Bed and Breakfast

by David Chandler

Wandering through the countryside of West Sussex, about fifty miles to the south west of London, is to discover a corner of England that appears supremely untroubled and at ease with itself. The rhythms of life here seem finely tuned, the pace is slow and a reverence for the past, and for what is accepted as tradition, dictates the forms and textures of the social present. For in this rolling, green and pleasant land, history is constantly restored, renewed and reinvented. Not only as a model of taste and respectability but also as an emblem of resistance against (what is perceived to be) other less stable realities played out elsewhere in contemporary Britain.

But attempts to mould the inevitable changes that time and progress bring into ever newer versions of what might be called the 'modem past', to absorb them into the mature, well worn fabric of rural life, gives a strange, uncertain surface to this reality; a tension that is often visible in the buildings and objects that we might encounter here. And, in West Sussex, these encounters are likely to be frequent, because for a rural county there is little room for the open, uninterrupted communion with nature we might expect to find. Here, out in the countryside, it is difficult to find a place where the faint murmur of traffic does not break into our experience of the landscape with the suggestion of invisible boundaries and divisions.

This is a place where land and property are particularly highly valued, and personal territories are heavily contested. Its atmosphere of rural calm stems in part from the sense that space and time are under control, part of a natural order impervious to change. But over the next fifteen years or so this order may be increasingly under threat. As thousands of new homes are built in West Sussex to accommodate population growth and migration to the prosperous South East - nearly sixty per cent of which will be on so-called 'greenfield sites' - the tensions between past and present, between preservation and change, are likely to become more and more acute.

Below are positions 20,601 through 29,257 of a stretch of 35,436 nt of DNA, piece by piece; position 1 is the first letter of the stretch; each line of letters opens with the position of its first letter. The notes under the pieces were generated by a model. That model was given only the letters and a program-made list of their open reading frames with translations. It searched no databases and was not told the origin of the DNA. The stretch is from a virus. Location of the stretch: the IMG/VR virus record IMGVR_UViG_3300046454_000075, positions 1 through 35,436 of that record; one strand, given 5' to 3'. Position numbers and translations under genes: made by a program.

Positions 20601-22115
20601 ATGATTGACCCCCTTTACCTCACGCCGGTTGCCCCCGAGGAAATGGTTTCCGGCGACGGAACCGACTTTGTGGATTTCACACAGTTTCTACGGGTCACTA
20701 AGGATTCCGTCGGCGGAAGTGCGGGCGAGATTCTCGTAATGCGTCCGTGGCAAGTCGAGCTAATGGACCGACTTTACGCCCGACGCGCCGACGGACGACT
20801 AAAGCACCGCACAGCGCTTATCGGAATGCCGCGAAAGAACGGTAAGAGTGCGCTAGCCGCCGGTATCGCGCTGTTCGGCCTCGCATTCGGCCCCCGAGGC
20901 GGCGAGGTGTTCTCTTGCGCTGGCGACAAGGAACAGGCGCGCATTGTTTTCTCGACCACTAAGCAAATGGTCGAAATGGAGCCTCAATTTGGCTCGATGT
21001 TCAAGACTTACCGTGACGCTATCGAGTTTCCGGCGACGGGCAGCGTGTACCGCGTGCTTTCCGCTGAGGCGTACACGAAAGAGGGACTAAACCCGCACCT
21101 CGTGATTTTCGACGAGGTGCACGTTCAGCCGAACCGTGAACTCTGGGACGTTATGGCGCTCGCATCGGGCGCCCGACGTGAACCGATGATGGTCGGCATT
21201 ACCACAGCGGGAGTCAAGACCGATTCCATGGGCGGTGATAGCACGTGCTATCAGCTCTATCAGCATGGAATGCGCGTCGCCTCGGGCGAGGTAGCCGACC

Susan Lipper's recent series of photographs of West Sussex, entitled Bed and Breakfast, has emerged from this particular time and place and reflects some of its   incongruities   and contradictions. Bed and Breakfast is the fourth of PhotoWorks' Country Life commissions, a project initiated by curator Val Williams in 1995 when she was invited to devise a series of artists' commissions which would take as their starting point the historic collection of photographs made by West Sussex photographer George Garland from the late 1920s to the 1960s. Working from Petworth, Garland made thousands of photographs during this period, some were portraits taken in his small wooden studio, others were made while travelling  around  the  Sussex  countryside  to weddings, village fêtes, village hall theatricals or political meetings. As Val Williams has said: "Collections of photographs like Garland's represent history in an immediate and poignant way. They show life 'as it was', and in the flurry of the modem world, they can offer a reassuring picture of a more placid society. We invest old photographs with our longings for what we perceive as a more settled and more structured way of life. The challenge of the Country Life series is to accept the presence of the Garland archive without being overwhelmed by it, to accept that the story it tells is a partial one."

Like George Garland, Susan Lipper is attracted by the small, seemingly insignificant details of everyday life that may normally go unnoticed, yet which often accurately suggest common values and habits. But unlike Garland, who saw these details as signs of coherence, accepting the familiar as a measure of stable and enduring traditions, Lipper's more acerbic, restless vision sees West Sussex as an alien and at times disturbing place.